Okay, lets get to the wines.  The first wine was poured blind into our glasses.  This was without question a modern styled wine with an oaky palate and somewhat tannic back end.  I did not try to guess the grape or origin of the wine.  After 10 minutes in the glass the tannins softened and the wine improved quite a bit.  While the wine was not bad, It was definitely not my style and I would not buy it.  Thus I rated it a 6.  The group was in agreement and the wine received a total score of 34.5 points out of a possible 60.  The wine was 2005 Lamborghini (La Fiorita) Campoleone Umbria IGT.  This is a decidedly modern style Super Tuscan blend of 50% Cabernet Sauvignon and 50% Merlot.  It is also the estate's top wine. The estate uses famed Italian winemaker Riccardo Cotarella, known for his love of modern style wines, to make their wines.  Malolactic fermentation takes place completely in new French barrique, and then is allowed to rest another twelve months in the same barrique, keeping the two grape varieties completely separate prior to blending.   If you like modern wines this is a wine for you.  Oh, in case you are wondering, yes this is the same Lamborghini of the Lamborghini car family.  In fact I have heard that if you purchase a new Lamborghini, they will include a case of this wine.

The second wine, which appeared to me to be a Burgundy, possessed a lovely earthy bouquet with a pure and elegant palate that I find to be characteristic of Pinot Noirs from Burgundy.  The wine was full bodied and finished with considerable length.  It was in fact a 1993 Daniel Bocquenet Nuit St. Georges Aux St. Julien, a basic village red from Burgundy.  At 20 years of age it once again demonstrated that estate level, inexpensive wines can age very nicely.  This wine, the 1993 vintage, can probably only be found at auction which is where Jeff got it.  An experienced auction buyer he was able to “steal” this wine for under $30, when in fact it usually goes for twice that much at auction.  Not only did I like the wine, but I would buy it if I could find it, so I scored it 9 points.  The group score totaled 46 points out of 60.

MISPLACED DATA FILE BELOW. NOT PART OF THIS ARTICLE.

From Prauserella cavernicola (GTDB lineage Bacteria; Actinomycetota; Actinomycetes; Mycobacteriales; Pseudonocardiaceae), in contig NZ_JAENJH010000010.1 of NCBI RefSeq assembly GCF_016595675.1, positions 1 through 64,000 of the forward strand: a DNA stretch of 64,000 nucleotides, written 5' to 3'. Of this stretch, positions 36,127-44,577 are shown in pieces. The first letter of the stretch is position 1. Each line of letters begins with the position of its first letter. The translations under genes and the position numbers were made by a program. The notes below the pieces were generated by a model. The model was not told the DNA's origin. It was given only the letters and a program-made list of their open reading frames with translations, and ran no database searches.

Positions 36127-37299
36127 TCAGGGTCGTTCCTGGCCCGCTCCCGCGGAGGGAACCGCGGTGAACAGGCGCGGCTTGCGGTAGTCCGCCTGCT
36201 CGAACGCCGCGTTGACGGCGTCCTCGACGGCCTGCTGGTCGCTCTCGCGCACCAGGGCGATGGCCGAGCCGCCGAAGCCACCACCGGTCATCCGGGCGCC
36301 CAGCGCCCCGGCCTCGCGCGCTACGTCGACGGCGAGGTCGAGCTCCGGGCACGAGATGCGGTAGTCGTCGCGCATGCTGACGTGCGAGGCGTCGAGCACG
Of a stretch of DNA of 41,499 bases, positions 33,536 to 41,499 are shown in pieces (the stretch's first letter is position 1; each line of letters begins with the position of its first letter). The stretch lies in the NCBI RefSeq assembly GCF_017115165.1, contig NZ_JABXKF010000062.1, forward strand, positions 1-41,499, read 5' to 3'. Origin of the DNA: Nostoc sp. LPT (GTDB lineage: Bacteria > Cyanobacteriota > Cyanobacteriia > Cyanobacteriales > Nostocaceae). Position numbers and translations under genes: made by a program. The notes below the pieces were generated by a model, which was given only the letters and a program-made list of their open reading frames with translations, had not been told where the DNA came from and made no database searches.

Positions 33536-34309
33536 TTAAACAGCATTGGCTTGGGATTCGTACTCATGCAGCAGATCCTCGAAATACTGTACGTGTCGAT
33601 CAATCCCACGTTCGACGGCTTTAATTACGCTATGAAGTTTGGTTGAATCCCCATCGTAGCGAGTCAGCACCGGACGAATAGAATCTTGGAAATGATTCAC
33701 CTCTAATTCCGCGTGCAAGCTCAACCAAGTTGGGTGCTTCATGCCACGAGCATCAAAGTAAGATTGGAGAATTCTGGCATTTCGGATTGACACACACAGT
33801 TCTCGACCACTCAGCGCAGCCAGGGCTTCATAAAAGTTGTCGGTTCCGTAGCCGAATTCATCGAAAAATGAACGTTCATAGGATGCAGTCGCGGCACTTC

Our third wine for the evening was very, very good and was definitely made by an artisan.  While the wine reminded me of Nebbiolo it also had hints of a Pinot Noir from Burgundy.  It possessed a gorgeous transparent red hue, and was fresh, with lively and harmonious fruit on the palate.  It also had a soft elegant finish.  It was definitely a wine with soul. The wine was 2009 Ar. Pe. Pe Rosso Di Valtellina.  It was in fact 100% Nebbiolo, but not from Piedmont, rather from the Valtellina region of Lombardy, Italy near the Swiss border.  I scored it a 9, as I would definitely purchase it (in fact I plan on it).  It was the perfect compliment to the Manicotti.  Our group was in agreement and scored it 45 points out of 60.

The fourth wine was in our collective opinion a return to modern style winemaking. Unfortunately this bottle was closed and never really opened up, suggesting that the bottle itself was off, which impacted the scoring and true experience of the wine. There was no bouquet to speak of and and was rather flat and nondescript on the palate.  The wine was 2006 Felsina Chianti Classico Riserva, which is one of the better known and respected Chiantis of Tuscany. It is made from 100% Sangiovese grapes and spent 16 months in French oak, 40% of which was new, before being aged in the bottle for 3 to 6 months.  It is a wine I would not purchase, thus I scored it a 6.  The group scored it 36 out of 60 points.